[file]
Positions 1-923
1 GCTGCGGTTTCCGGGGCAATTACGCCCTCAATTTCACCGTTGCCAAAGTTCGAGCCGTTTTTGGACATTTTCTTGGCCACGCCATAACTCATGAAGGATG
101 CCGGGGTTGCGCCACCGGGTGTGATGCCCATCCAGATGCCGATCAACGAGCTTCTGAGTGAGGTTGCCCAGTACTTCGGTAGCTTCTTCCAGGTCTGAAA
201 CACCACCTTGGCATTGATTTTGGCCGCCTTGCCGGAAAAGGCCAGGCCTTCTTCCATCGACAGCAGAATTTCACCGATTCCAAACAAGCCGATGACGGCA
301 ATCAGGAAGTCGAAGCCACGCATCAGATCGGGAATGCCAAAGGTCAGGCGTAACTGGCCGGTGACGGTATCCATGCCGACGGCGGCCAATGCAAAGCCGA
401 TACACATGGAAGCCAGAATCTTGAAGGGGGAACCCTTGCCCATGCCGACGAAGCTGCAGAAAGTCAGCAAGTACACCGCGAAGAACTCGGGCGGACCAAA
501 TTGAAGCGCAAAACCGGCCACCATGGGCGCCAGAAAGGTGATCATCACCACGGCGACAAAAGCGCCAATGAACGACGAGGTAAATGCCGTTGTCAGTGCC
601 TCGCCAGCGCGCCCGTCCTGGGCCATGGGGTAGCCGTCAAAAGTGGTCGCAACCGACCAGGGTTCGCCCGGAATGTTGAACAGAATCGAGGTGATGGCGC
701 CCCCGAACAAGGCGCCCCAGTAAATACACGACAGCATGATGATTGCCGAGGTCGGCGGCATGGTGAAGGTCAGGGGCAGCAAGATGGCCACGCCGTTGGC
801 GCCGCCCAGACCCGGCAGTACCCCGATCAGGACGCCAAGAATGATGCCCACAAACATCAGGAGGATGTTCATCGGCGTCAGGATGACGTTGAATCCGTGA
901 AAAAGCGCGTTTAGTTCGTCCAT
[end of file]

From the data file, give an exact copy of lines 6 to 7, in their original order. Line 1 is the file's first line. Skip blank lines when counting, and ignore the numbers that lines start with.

401 TACACATGGAAGCCAGAATCTTGAAGGGGGAACCCTTGCCCATGCCGACGAAGCTGCAGAAAGTCAGCAAGTACACCGCGAAGAACTCGGGCGGACCAAA
501 TTGAAGCGCAAAACCGGCCACCATGGGCGCCAGAAAGGTGATCATCACCACGGCGACAAAAGCGCCAATGAACGACGAGGTAAATGCCGTTGTCAGTGCC